Based in London; Formerly of New York, Buenos Aires, Fife, and the Western Cape. Saoránach d'Éirinn.
A writer, blogger, historian, and web designer born in New York, educated in Argentina, Scotland, and South Africa, and now based in London. read more

Fillon: Which Right?

A Rémondian Analysis of the French Presidential Candidate

One of the most significant contributions of the historian and political scientist René Rémond was his theory regarding the tendencies of the French right wing. He contended that, broadly speaking, there are three right wings in France: legitimist, bonapartist, and orleanist. These terms are not bound by their historic use, but rather (Rémond argued) serve as useful guides to understanding French conservatism today.

Gaullism, for example, with both its populism and its reliance on the authority of a charismatic leader, is classified as bonapartist. Social conservatism, meanwhile, with its affinity for the Church and for tradition, comes in under legitimism. And economic liberalism — the bourgeois supremacy of the markets — is orleanist.

What to make of the current presidential candidate of the French right, M François Fillon? The Québécois website Dessinons les élections (“Let’s draw the elections”) sought to apply a Rémondian analysis of Monsieur Fillon in one of its weekly cartoons (by Frédéric Mérand & Anne-Laure Mahé).

Their conclusions are as follows:

Legitimism: 60%
– social conservatism
– Christian values
– order and tradition

Orleanism: 30%
– economic liberalism

Bonapartism: 20%
– a sense of the State
– idea of the providential man with reference to de Gaulle

Of course, many now think that, due to the usual scandals, Fillon is yesterday’s man and that Macron is the man of the hour. The two are chalk and cheese. Fillon is the family man from the country, loves hunting, and clings to the values of the Church. Macron is a socialist énarque and investment banker who married one of his school teachers (twenty-four years his senior).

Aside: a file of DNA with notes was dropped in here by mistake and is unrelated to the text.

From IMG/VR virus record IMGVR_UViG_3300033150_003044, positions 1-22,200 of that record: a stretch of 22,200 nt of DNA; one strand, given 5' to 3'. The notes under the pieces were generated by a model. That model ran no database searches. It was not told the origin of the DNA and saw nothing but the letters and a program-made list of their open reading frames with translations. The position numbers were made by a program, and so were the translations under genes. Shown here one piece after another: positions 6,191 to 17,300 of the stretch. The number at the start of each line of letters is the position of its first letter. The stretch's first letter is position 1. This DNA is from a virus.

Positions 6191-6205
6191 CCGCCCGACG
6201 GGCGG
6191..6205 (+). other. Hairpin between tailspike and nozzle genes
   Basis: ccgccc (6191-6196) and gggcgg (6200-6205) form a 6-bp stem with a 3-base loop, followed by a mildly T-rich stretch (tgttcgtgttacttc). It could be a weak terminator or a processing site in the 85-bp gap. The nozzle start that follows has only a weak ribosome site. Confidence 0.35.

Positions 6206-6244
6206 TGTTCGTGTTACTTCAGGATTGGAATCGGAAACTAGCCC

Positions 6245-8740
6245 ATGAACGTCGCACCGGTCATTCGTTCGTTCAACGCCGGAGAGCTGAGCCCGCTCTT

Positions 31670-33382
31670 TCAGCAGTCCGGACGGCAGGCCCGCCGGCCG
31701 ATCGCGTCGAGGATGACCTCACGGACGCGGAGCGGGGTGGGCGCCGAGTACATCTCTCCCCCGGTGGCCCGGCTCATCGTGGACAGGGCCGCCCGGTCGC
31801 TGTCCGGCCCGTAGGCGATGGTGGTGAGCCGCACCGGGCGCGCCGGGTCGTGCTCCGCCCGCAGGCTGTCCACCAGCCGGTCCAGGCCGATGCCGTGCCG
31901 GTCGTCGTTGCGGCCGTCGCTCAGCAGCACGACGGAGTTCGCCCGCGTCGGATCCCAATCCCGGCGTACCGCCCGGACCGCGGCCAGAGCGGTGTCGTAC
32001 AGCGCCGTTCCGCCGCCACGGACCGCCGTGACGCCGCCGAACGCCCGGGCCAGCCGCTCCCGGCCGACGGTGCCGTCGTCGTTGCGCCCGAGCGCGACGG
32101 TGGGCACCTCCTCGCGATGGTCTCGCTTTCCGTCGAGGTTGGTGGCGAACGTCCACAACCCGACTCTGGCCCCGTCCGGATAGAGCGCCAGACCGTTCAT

The elephant in the room: Madame Le Pen. The leader of the Front national will, there is almost no doubt, top the first round of the election but then, in the second round, will have to face whichever other candidate gains the next highest number of votes. Whoever that candidate is will almost certainly gain all the anti-frontiste votes and be propelled to victory and the Elysée.

At the moment, it looks like the second candidate will only have to win around 22 per cent of the vote in order to effectively gain the presidency. Such a low level of actual support is one of the things the 1962 changes to the constitution sought to prevent, but when faced with an FN candidate as in 2002 or (presumably) this year the two-round system fails to prevent this.

As usual, the conservatives are calling for change and the progressives arguing for stasis, but it remains to be seen which option France will choose.

This post was published on Thursday, February 16th, 2017 3:00 pm. It has been categorised under Comics France and been tagged under , , , .
Comments
Gousset
16 Feb 2017 11:07 pm

Le Pen will doubtless lose this time, but her niece will win next time.

Josephus Muris Saliensis
17 Feb 2017 7:53 pm

This is a wonderful commentary, which, in a brevity of text unachievable by the French themselves (on this or any other subject), ‘explique tous’!

It also explains why the British, with a wholly different set of historical experiences and thus a quite different set of right/left political values, will never understand France. Indeed, this post is the most succinct argument for Brexit I have ever read (and I voted ‘contre’.)

I have always disliked Churchill’s silly “divided by a common language” quip about the States, as there is so very much more which divides our two nations. How much more true is it that from the French we are “divided by a common history.”



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